Ask Lauderdale, 40, about his influences, and he can barely keep up with them himself. "Growing up, I listened to a little bit of everything." When it's mentioned that his vocal style seems to have some jazz influence, he says "I don't really know what my style is. I don't read music. It all comes to me by ear."
But the North Carolinian adds, "My folks would listen to Frank Sinatra and Tony Bennett. I loved Lambert, Hendricks and Ross. I'd do some scat singing and listen to Thelonious Monk." And he points out that in bluegrass, "a lot of the pickers do a lot of jazzy stuff."
His love of bluegrass is manifested by the inclusion on "Whisper" of a trackfeaturing Ralph Stanley and The Clinch Mountain Boys. "Bluegrass is a bedrock roots foundation of country. If anything ever happens with this record, people will be exposed to Ralph."
He was a huge fan of Rockpile, the band fronted by Nick Lowe and Dave Edmunds. "I got to travel with Nick Lowe'" (they also co-wrote some songs). "Dave Edmunds cut "Halfway Down" first. Billy Bremner (Rockpile's guitarist) was living in Nashville and worked with me."
Then there's Buddy Miller, "one of my heroes." "I met him in New York. He had a band that included Shawn Colvin. He let me sit in with him a lot." The two worked together for many years before most people heard either of them. Some people who notice similarities in their styles wonder who influenced whom.
"We're influenced by a lot of the same people," says Lauderdale. "We sang so much together we have one of those brother-like harmony things going. I'm so glad he's getting his due. He's real laid-back, but he's a quadruple threat." (a reference to Miller's talents as singer, songwriter, guitar player and producer).
Lauderdale has also had a chance to co-write with many heroes. Two songs on "Whisper" were done with the Hall-Of-Famer Harlan Howard. "I've been a big fan of his for years." Frank Dycus, who has cowritten George Strait hits for years (including the very first one, "Unwound") now works with Lauderdale. "He calls me up with lyrics, and the melody falls out on the page as I'm writing them down."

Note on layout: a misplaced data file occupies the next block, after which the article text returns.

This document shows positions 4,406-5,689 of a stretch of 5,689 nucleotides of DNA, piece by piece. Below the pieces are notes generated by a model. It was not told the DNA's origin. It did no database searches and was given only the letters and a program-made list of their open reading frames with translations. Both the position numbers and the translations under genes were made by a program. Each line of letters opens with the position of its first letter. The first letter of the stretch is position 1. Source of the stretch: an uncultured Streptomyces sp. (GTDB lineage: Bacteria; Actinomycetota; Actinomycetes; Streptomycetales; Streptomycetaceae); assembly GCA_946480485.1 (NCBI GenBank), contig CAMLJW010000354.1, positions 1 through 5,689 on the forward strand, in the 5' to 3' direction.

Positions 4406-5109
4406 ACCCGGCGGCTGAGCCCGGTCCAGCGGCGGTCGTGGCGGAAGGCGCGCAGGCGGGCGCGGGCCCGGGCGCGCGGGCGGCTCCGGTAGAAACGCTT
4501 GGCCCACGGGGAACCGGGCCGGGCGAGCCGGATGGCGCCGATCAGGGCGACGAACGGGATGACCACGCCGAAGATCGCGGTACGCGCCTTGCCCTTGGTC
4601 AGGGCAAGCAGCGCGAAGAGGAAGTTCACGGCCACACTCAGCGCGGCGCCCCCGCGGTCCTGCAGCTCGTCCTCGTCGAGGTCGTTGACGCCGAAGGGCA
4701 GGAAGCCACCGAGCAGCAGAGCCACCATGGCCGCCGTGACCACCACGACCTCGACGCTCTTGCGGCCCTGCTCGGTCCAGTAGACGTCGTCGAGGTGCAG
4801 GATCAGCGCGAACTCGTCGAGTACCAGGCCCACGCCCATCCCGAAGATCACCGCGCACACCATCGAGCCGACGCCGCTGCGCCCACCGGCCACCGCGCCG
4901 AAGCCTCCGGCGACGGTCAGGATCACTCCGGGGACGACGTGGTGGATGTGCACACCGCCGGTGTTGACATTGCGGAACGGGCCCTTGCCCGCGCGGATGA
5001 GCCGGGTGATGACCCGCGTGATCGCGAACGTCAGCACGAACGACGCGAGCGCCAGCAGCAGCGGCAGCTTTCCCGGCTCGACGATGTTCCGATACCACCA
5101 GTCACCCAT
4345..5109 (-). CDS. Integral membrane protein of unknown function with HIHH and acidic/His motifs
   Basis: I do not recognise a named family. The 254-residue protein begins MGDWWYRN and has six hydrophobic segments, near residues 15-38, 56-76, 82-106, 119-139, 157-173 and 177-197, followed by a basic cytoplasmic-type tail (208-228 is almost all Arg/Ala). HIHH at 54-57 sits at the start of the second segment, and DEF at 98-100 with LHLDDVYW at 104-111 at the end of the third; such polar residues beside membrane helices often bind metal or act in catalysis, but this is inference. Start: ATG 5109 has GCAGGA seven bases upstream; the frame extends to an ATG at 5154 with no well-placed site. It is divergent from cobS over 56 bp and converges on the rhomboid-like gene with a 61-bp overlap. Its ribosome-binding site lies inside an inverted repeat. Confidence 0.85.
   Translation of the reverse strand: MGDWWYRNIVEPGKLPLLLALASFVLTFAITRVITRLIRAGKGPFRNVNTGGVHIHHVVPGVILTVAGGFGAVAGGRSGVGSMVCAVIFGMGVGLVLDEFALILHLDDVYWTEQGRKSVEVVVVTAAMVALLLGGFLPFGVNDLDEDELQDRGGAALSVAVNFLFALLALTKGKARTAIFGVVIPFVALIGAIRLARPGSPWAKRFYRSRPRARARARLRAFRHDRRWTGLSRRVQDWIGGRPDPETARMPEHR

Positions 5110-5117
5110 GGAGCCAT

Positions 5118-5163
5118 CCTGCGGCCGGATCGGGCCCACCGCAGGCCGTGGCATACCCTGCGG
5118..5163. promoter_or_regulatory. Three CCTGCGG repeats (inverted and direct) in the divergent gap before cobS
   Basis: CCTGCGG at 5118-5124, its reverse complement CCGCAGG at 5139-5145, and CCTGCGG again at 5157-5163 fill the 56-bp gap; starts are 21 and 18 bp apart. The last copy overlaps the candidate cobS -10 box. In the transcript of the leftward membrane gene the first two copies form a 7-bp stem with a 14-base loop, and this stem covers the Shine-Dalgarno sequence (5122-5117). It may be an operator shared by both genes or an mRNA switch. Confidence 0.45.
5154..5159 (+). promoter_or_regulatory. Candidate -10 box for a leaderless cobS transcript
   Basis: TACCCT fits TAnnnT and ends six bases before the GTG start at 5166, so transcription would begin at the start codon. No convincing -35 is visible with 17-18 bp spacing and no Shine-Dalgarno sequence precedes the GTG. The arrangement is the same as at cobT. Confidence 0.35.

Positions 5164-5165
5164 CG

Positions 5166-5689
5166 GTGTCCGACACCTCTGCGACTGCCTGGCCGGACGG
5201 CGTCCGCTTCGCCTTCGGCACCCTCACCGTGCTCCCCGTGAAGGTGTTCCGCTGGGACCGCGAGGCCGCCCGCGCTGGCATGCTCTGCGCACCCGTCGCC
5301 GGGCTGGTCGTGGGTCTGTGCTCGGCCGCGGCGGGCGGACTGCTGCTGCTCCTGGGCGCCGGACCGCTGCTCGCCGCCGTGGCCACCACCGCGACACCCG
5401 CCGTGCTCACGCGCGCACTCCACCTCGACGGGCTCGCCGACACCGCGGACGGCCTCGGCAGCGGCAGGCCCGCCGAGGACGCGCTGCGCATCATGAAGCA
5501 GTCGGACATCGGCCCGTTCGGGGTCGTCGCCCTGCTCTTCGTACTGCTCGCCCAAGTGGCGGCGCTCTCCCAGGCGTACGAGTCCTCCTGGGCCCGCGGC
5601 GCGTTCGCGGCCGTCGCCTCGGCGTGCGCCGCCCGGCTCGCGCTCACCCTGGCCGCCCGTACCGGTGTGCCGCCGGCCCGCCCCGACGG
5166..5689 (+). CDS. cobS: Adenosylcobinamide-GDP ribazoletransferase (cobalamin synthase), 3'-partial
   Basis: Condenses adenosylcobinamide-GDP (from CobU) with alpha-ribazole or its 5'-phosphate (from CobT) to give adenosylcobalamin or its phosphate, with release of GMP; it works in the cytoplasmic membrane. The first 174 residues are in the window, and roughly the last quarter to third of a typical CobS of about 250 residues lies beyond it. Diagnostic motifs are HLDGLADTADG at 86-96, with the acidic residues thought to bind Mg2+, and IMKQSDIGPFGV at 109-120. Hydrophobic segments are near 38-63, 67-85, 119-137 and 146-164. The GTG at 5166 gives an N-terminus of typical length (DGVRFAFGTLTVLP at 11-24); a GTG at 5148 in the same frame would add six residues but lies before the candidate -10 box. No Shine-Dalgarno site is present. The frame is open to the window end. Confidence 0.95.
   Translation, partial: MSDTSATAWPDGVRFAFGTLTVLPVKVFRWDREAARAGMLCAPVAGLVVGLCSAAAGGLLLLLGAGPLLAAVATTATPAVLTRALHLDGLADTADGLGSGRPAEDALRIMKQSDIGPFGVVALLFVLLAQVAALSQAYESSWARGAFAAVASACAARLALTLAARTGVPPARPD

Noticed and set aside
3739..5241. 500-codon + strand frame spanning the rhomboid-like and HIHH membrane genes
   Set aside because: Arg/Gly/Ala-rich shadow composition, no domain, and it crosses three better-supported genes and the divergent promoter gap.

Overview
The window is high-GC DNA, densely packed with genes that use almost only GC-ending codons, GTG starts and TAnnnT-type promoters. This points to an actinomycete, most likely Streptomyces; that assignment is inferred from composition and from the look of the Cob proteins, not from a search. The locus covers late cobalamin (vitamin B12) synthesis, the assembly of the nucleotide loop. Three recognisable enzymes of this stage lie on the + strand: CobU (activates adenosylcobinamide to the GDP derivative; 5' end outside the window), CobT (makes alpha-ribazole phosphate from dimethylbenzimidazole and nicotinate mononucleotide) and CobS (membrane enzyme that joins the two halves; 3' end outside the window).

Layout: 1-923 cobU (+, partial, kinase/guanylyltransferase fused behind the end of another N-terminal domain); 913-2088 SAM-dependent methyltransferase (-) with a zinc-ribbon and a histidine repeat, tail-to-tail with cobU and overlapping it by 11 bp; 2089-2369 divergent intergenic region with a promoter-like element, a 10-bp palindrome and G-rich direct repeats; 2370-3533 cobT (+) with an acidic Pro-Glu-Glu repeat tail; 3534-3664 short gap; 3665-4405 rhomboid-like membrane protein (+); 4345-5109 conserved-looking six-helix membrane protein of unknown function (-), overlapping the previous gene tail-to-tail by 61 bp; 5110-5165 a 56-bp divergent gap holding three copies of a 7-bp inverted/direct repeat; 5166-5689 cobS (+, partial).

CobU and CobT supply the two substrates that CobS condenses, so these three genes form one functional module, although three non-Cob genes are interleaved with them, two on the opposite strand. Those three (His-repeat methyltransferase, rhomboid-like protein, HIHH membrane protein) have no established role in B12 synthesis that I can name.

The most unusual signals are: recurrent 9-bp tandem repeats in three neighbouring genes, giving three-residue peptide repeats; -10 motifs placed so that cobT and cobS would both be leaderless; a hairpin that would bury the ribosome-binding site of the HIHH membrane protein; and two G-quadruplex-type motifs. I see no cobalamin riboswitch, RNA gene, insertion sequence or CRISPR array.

He also gets to work with some of the Young Turks, like Robbie Fulks and Jack Ingram. "I like Fulks a lot. We sat down in Nashville a couple of months ago and started a song together. I also sat down with Jack Ingram. We just had one night in town together." The busy touring schedules make it difficult to actually finish a song, however, although Lauderdale remains optimistic that these will get done eventually.
The irony of being a songwriter who loves music is that he can't listen as much anymore. "I try to keep my head pretty clear for the melodies. I find that if I hear songs and I can't get them out of my head, it clogs my creative arteries. I like to go to a quiet place and write songs. A lot of music in the background is like having two conversations at once."
After his first, Lauderdale's albums had been progressively less country. "Whisper" reverses that trend. He spoke to us from Louisiana, where he had gone on a radio station promotional tour. Instead of playing in clubs, these tours involve more unusual gigs. "last night in Alexandria, the station invited people to come to their lobby for a live show."
"I haven't been given the opportunity before to go on this kind of tour. I feel real fortunate to be with this label because they're really promoting the record."